Building a display case isn't brain surgery, but it is harder than
many think. I would think my decision to build or buy would be based
on the size and exactly what I was displaying.
I have built a few display cases, but the ones I was most proud of
were the ones I built for the model ship guys. Some of them do
astonishingly precise work.
I had no plan and couldn't find one for a simple case. No matter. I
measured the ship and allowed the clearance the client liked on all
corners. I mocked it up with cardboard so he could get an idea.
I edged some black walnut, and glued up some panels that were the
proper size (about 30" long and 14" in depth) and used the walnut for
he top and bottom. I used some walnut 1X2 for the uprights. The 1X2
had a 1/8" dadoes cut into it as a receiver for the glass. The base
and top had stop dadoes cut into them corresponding in location to the
All edges received a small roundover. However, on the base I cut it a
bit larger, and used a table maker's edging bit to give a larger/
flatter profile on the edge. This helped give the piece "dimension".
On the back, I cut a rabbet into the upright instead of a groove to
allow a piece of glass to be attached and then removed as needed by
using a mechanical fastener. These fasteners are available as little
clamps from a cabinet supply house as the keepers on cabinets doors
that use glass panels.
The rear piece of glass was cut 1" short to allow for ventilation and
To assemble, I clamped it together and put one single (#10 ?) screw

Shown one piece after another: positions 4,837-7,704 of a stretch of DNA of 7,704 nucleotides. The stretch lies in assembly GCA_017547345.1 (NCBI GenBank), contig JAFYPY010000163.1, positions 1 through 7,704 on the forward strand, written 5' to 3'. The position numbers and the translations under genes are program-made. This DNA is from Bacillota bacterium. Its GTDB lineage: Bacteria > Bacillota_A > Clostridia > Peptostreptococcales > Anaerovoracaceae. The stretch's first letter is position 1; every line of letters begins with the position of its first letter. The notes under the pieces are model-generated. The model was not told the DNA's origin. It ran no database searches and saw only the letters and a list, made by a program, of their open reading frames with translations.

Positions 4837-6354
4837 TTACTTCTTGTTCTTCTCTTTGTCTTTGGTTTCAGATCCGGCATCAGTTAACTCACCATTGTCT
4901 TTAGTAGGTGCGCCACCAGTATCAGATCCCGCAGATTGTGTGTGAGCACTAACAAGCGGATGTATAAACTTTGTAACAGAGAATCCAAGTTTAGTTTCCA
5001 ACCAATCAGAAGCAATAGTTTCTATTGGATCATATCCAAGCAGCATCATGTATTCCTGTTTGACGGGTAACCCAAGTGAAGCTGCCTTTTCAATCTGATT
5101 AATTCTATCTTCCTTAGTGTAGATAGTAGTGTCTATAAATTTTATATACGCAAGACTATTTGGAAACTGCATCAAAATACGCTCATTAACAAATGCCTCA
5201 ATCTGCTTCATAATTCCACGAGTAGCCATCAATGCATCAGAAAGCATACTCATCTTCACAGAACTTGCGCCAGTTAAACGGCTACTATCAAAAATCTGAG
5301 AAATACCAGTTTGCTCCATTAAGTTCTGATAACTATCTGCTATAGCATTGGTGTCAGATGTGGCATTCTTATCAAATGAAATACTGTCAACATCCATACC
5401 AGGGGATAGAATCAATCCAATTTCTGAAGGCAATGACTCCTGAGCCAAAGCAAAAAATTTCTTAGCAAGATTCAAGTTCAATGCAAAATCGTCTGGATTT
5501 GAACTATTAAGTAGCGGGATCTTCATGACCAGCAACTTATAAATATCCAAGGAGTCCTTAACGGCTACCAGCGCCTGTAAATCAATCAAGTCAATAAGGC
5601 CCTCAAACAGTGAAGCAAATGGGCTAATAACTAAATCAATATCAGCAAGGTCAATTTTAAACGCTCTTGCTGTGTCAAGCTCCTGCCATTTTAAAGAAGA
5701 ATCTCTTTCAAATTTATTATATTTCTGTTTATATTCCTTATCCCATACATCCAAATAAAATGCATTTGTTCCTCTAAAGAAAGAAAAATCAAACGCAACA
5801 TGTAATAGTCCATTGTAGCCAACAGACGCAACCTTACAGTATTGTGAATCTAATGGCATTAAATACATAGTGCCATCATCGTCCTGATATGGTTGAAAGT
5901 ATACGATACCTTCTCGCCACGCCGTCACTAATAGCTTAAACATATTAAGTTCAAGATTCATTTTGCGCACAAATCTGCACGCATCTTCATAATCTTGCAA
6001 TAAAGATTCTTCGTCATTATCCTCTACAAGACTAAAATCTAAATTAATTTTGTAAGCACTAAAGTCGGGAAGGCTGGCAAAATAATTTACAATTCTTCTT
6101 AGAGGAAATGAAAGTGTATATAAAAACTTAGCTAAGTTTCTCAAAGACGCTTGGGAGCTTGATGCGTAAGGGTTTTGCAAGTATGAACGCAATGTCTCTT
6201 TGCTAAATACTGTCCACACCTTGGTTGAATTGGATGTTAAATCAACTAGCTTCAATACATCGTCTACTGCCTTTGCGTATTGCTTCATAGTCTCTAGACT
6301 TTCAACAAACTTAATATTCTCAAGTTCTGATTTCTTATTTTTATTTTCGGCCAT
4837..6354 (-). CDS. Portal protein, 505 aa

through the upgrights with a tiny bit of glue on them. I flipped it
over, put in the glass, then screwed on the bottom. The screws on the
bottom were covered by small turned bun feet (1 1/2" or so) painted
flat black so they would hide in the shadow underneath the case and
make it look like it was suspended/floating. I screwed the bun feet
down next to the upright screw holes so the top of the foot would
cover the large screw heads used on the upright.
The glass is installed loose like a cabinet door to allow for
expansion and contraction. I purchased some small, clear rubbery
buttons and put them out of sight to keep the glass from rattling.
Bottom, sides and the underneath side of the top received 5 coats of
lacquer before assembly. The top of the case received two. After
assembly, IIRC, this is the case I turned plug dowels on the lathe to
match the screw holes using the same black walnut stock. The walnut
is mounted with the grain aligned in a perpendicular fashion to the
ways to allow the plug's grain to match the case grain orientation.
After installing the plugs and a light sand, I taped off everything
below the top of the case and applied three more coats of Old Master's
lacquer. I was surprised at the wood as it was the blackest black
walnut I had ever seen. It actually looked quite exotic when
finished. Best of all, it got me a couple more cases to build after
the "guild" saw it.
At the end of it all, I was sad to see that one particular case go.
The guy that I made it for was really surprised at the case and how
great his boat looked in it. He was selling the boat (it was a
commission as well) for $12 K (which is cheap for those guys), with an
additional $800 with the case.
I still get to see the boat and case, though. My client's buyer
backed out due to some unforeseen problems so he kept the down payment
and the boat as well. He owns his own financial company and it sits
in the middle of his office.
I would like a couple more of those commissions right about now. They
are fun, and you can be finished with them in a week.
You can get some inspiration here:
(Amazon.com product link shortened)
Go to this site, and search with the word "display":
The cases they make are painfully dull, but you can see they are
available in kits as well if that's what you are after. Use some
imagination and you can come up with a unique design all your own.
As you can probably tell, your post brought back some fond memories.